An exhibition at New York's Museum of Arts and Design celebrates the work of Ralph Pucci, whose mannequin designs chronicle changes in visual culture over more than 30 years (+ slideshow).
Ralph Pucci: the Art of the Mannequins occupies a floor of the Manhattan museum, and includes a selection of mannequins dating from the 1980s to the 2000s, as well as a mini sculptor's studio for live model-making demonstrations.
"Mannequins are an important branch of creative design, and a vital element of our visual culture," explained exhibition curator Barbara Paris Gifford.
"We see them every day but often glide past them, more concerned with the garments they are used to display," she told Dezeen. "In this sense they are sort of like the frames on paintings you see in museums – crucial to the visual impression but often overlooked."
The 24 mannequins selected from Pucci's archive for the show include Birdland – a collaboration with Cuban-American artist Ruben Toledo from 1988 – a dark grey headless and armless form on a silver metal claw-like base, with a solid curved lower half like a wasp's body instead of legs.
Other pieces include Swirley, a purple cyclops mannequin from 2000 produced in collaboration with American artist Kenny Scharf, and the Olympian Goddess – a gold amazonian figure from 1986, designed with French product designer Andrée Putman. The mannequins are displayed against a red background, with a smaller group on a circular white plinth.
"When the purpose of the object is to mirror how we want to see ourselves, it's not difficult to have exceptional stories to tell," said Gifford.
"As we heard the stories behind Ralph Pucci's mannequins, we realised that our visitors could take a type of cultural tour through the 1980s, 1990s and 2000s while viewing them. He has explored shifting standards of beauty, including ethnic diversity, 'plus size' silhouettes, and powerfully muscular female forms."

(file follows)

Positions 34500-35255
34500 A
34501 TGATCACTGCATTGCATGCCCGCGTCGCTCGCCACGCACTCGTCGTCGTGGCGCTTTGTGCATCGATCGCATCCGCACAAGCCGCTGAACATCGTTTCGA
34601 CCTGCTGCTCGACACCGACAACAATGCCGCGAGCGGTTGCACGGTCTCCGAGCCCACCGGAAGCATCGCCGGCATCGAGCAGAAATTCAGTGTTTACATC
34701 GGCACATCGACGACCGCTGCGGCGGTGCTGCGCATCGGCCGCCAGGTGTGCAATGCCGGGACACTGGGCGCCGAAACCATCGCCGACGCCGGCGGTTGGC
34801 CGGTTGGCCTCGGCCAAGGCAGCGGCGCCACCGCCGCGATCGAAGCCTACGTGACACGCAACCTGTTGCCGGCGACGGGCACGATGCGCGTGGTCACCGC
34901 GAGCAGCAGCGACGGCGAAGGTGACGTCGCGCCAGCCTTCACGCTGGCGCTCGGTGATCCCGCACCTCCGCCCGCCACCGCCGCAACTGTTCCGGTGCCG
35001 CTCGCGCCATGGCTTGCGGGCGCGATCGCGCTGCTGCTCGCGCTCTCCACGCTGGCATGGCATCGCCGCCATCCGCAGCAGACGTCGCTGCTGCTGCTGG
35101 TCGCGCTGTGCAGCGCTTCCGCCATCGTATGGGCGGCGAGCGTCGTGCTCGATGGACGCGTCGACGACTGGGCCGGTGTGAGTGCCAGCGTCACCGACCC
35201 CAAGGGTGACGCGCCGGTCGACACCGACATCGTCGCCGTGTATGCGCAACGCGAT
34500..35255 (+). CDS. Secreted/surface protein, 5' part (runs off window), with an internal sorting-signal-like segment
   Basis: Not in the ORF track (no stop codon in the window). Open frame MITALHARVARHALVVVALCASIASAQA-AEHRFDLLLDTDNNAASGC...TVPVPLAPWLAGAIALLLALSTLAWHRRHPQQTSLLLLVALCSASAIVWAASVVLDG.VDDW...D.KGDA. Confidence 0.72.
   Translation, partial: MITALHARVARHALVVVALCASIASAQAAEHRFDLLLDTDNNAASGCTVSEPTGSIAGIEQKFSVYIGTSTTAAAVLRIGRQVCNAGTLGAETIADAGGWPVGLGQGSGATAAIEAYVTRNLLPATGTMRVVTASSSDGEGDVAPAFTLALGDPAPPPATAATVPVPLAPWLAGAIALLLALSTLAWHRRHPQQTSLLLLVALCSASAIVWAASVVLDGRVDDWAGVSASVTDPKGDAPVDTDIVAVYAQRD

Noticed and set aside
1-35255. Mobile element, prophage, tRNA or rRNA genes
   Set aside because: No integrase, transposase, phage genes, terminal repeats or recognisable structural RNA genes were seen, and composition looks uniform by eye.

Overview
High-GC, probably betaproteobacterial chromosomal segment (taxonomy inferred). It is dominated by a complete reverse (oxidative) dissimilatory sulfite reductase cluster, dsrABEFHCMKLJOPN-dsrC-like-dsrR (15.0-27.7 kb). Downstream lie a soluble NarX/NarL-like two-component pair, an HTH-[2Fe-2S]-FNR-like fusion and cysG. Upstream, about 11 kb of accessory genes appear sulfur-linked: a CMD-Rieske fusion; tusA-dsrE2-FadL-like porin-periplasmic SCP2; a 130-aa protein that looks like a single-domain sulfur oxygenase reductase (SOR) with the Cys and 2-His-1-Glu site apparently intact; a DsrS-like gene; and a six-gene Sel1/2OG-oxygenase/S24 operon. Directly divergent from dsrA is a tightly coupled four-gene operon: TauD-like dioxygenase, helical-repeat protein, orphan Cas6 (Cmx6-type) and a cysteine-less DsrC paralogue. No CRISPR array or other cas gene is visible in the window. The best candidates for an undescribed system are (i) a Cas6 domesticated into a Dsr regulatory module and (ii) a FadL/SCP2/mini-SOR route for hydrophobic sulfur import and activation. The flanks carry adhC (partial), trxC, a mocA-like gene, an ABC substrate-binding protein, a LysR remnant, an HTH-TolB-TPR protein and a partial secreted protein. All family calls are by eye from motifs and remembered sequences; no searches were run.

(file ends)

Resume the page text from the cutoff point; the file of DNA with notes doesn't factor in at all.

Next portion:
Sport, a hand-stand mannequin from 2007, and Motion2, a crouching form from 2013, are both examples of Pucci's experiments with capturing movement in his designs.
"Ralph Pucci is among the top class of makers whose business is still in New York City and whose objects are still made by hand," said Gifford.
"Their design and making process typifies the intersection between art, craft, and design," she added. "Ralph put motion into mannequins; he experimented wildly with what the mannequin heads in particular could look like and presented sculptural forms to the trade that did not reflect the human body at all."
Pucci began working with mannequins when he joined his family business in 1976 and has since gone on to expand his showroom to encompass furniture and lighting by international designers.
"We did not have a designer so the responsibility went to me," he told Dezeen. "The first idea that we approached was action mannequins. It was a big success so my confidence in designing and capturing the moment in time was strong."
He has since collaborated with a wide range of artists and designers on the dummies, including Putman, Scharf, and Isabel and Ruben Toledo, as well as fashion designers Diane von Furstenberg and Anna Sui, and French architect Patrick Naggar.
"Pucci's mannequins in many cases were ahead of their time," said Gifford. "He collaborated with a wide range of creative people from the art world, furniture/design world, fashion, and even from the children's book illustration field."
"Most of these people had never worked with mannequins before, so they brought their own language to their design, which resulted in very unique forms that completely redefined the format's possibilities."
Pucci works with sculptor Michael Evert, who creates maquettes to develop each design before producing a full-size version in clay, which is then used as the master for moulding the fibreglass mannequins.
"It must wear clothes and have a strong purpose in a store yet be visually strong and unique," explained Pucci. "Exciting mannequins should always be changing and evolving. They should be a reflection of pop culture, fashion, art, sculpture, music, and dance."
A small version of Evert's workshop has been replicated for the exhibition, with shelves of mannequin parts alongside rows of legs and arms that dangle from supports against a white background.
This space will host live demonstrations of Evert's work process throughout the show's run, and a film about Pucci's mannequins and their impact plays on a loop on an opposite wall.
Miniature versions of some of the mannequins created with the Toledos have also been produced for an exhibition of jewellery in the small gallery area to one side of the exhibition space.
The exhibition will run at MAD until 30 August.
Photography is by Antoine Bootz, unless specified otherwise. Images courtesy of MAD.